mailing list archives
Re: CVE request - Linux kernel: VFAT slab-based buffer overflow
From: Benji <me () b3nji com>
Date: Wed, 27 Feb 2013 14:59:17 +0000
Ah the logic. Open source software, hidden secret hush hush no public reporting patches.
Sent from my iPhone
On 27 Feb 2013, at 14:48, Greg KH <greg () kroah com> wrote:
On Wed, Feb 27, 2013 at 07:31:30AM +0100, Petr Matousek wrote:
On Tue, Feb 26, 2013 at 09:03:46PM -0800, Greg KH wrote:
On Tue, Feb 26, 2013 at 11:41:53PM -0500, Michael Gilbert wrote:
Anyway, on a more serious note, at some point, acceptance will look
something like a real kernel-sec team that does essentially what you
just did, but on a continual basis: reviewing most/all commits for
potential security concerns and forwarding them to oss-sec to increase
identification and awareness to be applied downstream.
I will say flat out that this is an impossible task to accomplish.
As proof of that, I suggest you do this for just one major kernel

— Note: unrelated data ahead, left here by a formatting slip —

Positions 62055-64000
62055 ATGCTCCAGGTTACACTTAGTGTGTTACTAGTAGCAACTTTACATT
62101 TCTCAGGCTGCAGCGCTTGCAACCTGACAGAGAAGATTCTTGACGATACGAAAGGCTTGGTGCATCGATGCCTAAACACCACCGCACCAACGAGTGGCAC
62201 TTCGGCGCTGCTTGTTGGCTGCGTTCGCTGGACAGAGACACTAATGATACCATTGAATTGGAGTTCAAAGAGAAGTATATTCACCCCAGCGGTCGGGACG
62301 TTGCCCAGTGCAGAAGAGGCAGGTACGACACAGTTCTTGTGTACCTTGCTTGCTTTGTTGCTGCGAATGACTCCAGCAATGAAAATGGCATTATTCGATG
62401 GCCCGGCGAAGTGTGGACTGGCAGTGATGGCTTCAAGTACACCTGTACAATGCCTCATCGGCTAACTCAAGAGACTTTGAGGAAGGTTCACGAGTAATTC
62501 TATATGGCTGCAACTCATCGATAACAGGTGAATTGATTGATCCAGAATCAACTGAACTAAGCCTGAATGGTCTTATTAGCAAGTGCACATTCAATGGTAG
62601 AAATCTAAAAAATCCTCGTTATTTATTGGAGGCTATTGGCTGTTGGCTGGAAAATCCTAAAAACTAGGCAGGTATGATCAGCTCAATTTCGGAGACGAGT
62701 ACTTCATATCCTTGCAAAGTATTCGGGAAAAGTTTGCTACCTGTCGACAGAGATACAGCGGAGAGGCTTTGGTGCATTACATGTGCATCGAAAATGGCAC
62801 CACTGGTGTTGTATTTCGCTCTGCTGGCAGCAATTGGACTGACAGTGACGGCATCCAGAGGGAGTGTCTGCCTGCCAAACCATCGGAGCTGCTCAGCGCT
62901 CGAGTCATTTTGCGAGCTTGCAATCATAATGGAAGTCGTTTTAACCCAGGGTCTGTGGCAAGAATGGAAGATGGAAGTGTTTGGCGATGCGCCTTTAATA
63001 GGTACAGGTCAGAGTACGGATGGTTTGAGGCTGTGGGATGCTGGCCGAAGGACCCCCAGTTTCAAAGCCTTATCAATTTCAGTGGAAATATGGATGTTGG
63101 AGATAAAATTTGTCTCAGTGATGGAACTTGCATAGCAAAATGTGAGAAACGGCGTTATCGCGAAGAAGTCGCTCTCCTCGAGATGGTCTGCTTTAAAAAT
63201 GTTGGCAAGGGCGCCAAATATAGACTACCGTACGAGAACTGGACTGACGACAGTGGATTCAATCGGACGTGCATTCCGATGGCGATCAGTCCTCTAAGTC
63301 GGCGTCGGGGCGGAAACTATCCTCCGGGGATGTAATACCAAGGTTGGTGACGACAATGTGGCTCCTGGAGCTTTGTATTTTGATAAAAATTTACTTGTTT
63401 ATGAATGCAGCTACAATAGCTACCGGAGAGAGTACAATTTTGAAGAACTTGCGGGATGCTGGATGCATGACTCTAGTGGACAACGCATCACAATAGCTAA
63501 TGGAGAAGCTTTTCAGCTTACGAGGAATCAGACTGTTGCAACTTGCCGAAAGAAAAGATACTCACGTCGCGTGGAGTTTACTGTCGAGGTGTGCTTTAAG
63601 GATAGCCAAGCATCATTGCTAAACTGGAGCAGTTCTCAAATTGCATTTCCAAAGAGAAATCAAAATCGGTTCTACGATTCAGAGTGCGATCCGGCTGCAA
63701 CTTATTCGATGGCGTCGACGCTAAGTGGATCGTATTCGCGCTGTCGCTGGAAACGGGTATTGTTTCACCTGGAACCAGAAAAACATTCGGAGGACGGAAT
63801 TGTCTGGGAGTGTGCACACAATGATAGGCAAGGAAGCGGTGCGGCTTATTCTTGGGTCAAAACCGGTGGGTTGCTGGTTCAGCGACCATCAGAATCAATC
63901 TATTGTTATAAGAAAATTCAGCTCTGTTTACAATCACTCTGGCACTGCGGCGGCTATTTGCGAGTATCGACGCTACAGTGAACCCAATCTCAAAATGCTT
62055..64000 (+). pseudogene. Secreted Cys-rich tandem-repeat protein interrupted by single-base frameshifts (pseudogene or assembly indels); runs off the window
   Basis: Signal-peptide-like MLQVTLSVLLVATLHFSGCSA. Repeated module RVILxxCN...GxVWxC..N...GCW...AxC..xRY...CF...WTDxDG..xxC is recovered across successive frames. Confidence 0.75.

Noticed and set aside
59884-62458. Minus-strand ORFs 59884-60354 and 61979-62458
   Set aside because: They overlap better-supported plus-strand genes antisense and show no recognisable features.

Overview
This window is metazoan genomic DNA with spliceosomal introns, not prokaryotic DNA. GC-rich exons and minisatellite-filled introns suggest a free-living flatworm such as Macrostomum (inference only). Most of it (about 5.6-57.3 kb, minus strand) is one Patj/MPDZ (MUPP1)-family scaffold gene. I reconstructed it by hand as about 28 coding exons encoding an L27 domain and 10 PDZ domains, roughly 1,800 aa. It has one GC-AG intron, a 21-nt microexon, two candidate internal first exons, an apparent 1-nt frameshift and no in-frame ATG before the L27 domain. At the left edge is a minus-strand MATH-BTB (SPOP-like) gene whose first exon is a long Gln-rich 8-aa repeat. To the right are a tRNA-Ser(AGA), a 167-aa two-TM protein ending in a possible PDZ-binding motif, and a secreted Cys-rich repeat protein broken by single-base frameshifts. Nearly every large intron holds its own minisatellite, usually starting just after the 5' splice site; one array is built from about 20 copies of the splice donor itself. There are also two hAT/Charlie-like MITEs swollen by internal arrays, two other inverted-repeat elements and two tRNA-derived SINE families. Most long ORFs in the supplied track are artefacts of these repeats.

release cycle (2-3 months long).
You do know the number of patches applied to the Linux kernel every
Would you have caught the patch that started this thread? I sure
didn't, and I was the one who originally applied it to the kernel tree
in the first place. Doing "root-cause" research for every patch is
non-trivial, as I know you realize.
For starters, security () kernel org submissions should be posted to
oss-security or any other security related public mailing list when the
patch is being committed.
That's not going to happen, and you know that, to do so would be totally
irresponsible of us and directly harm your users. That's what
vendor-sec (or whatever it is called now) is for. Hasn't that been
happening for a while now, or has no one been notifying that list of